An Occurrence at Owl Creek Bridge by Ambrose Bierce (A Man without a Country by Kurt Vonnegut)

Feels like every second book I read is a Vonnegut.

The problem with maintaining a list of what I read is that I can’t make statements like that anymore. Well, I can, as long as I don’t mind facing the fact that it’s not true, not even a little.

There is a problem with reading so much Vonnegut though, and it’s nothing to do with the quality of the literature and the level of enjoyment. I love Vonnegut. It has a little to do with being depressed about humanity, there’s a lot to be depressed about and he captures it so devastatingly well. But mostly it’s just that, despite his long, productive career, I’d be out of books to read within a very few months.

As you can see, it’s been at least three books since my last Vonnegut. As it happens, it has been exactly three books. The last book I read before I started Reading the Why was A Man without a Country, a collection of writings in one of which Vonnegut explains how humour is the best defense against the awfulness in the world, and how the awfulness wins out in the end. He mentions–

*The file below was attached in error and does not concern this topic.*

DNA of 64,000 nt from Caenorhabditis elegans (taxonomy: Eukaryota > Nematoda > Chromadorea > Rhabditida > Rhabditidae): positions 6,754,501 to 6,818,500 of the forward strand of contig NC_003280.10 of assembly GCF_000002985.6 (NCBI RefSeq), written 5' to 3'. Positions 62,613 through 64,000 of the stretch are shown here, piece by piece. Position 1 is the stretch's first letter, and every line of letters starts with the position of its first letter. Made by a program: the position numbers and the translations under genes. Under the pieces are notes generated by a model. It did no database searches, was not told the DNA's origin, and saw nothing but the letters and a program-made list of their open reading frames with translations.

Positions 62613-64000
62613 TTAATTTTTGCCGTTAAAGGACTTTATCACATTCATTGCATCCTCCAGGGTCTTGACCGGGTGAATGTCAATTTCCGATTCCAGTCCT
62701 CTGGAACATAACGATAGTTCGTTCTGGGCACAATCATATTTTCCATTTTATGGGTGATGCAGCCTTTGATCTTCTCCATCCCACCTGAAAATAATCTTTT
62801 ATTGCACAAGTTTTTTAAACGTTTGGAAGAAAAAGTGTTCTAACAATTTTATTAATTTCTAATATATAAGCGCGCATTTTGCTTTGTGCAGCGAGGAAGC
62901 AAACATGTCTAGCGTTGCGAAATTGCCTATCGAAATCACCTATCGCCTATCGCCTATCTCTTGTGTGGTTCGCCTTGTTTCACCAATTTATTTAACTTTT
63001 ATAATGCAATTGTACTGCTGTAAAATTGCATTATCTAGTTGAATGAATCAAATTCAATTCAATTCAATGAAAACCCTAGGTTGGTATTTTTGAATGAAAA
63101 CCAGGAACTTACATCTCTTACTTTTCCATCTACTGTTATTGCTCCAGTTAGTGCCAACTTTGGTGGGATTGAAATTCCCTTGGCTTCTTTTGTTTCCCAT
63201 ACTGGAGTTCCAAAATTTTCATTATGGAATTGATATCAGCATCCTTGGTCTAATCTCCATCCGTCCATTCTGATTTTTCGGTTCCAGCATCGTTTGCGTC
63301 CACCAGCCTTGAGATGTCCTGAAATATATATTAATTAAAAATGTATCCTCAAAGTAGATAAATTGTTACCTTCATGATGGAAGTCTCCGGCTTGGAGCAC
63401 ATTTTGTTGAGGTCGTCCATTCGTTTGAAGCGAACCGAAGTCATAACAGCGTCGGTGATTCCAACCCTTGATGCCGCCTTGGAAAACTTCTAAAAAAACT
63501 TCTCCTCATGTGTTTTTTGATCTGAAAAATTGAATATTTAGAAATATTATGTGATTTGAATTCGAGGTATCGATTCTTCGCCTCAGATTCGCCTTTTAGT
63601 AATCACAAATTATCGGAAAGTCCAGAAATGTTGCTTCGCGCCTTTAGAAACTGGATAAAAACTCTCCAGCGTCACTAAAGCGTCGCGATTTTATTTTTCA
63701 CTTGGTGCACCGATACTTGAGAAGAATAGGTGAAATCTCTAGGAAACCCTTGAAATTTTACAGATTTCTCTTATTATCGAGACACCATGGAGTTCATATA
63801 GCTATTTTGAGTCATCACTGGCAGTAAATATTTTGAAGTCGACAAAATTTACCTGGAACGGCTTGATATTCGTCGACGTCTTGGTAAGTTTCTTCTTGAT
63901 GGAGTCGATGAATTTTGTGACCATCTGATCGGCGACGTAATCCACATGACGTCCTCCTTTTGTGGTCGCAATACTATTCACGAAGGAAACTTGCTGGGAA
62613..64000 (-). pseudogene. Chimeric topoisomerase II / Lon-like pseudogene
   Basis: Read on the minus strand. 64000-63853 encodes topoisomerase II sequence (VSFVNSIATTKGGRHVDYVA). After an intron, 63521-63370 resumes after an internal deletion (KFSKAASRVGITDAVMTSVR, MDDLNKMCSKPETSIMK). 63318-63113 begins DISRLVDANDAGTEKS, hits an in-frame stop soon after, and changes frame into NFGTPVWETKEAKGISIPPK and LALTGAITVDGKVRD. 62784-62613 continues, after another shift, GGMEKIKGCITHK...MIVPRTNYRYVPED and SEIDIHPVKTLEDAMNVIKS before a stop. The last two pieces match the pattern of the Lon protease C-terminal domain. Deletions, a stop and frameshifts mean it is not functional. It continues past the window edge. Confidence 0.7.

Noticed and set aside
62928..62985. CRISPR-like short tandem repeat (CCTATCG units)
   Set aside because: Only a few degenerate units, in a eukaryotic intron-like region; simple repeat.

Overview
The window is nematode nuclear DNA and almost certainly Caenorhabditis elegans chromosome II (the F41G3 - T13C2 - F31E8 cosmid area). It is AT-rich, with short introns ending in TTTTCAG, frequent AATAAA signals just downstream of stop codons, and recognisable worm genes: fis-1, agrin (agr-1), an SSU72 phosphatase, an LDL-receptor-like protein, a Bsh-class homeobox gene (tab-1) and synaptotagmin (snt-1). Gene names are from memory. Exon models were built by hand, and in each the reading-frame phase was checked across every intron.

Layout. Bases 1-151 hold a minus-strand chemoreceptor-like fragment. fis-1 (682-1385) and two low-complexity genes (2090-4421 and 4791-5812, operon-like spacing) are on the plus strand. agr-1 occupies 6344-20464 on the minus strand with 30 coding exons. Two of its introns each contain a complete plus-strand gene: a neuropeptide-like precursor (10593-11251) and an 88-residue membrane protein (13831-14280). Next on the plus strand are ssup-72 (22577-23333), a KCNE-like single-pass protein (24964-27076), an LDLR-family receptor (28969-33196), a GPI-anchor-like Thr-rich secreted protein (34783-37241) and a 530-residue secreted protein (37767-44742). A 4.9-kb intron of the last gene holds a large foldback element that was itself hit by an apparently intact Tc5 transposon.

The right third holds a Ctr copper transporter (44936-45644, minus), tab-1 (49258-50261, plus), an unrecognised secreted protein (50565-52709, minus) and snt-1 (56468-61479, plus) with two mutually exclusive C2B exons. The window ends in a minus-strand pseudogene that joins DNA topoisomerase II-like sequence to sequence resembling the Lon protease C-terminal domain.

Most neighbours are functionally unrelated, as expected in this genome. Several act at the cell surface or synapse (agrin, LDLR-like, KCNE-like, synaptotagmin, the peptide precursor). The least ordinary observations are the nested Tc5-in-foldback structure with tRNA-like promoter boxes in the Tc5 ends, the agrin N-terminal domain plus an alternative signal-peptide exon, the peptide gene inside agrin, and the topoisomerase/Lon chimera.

That break was me trying to find the reference to An Occurrence at Owl Creek Bridge by Ambrose Bierce–“the greatest American short story”–and thereby explaining how I came across it and why I wanted to read it. I had some troubles. In the end I had to practically re-read A Man without a Country, which explains the title of this post. Incidentally, every second book I read could be Vonnegut, if I just read him over and over. There are a quite a few I really want to read again.

-Reading the Why

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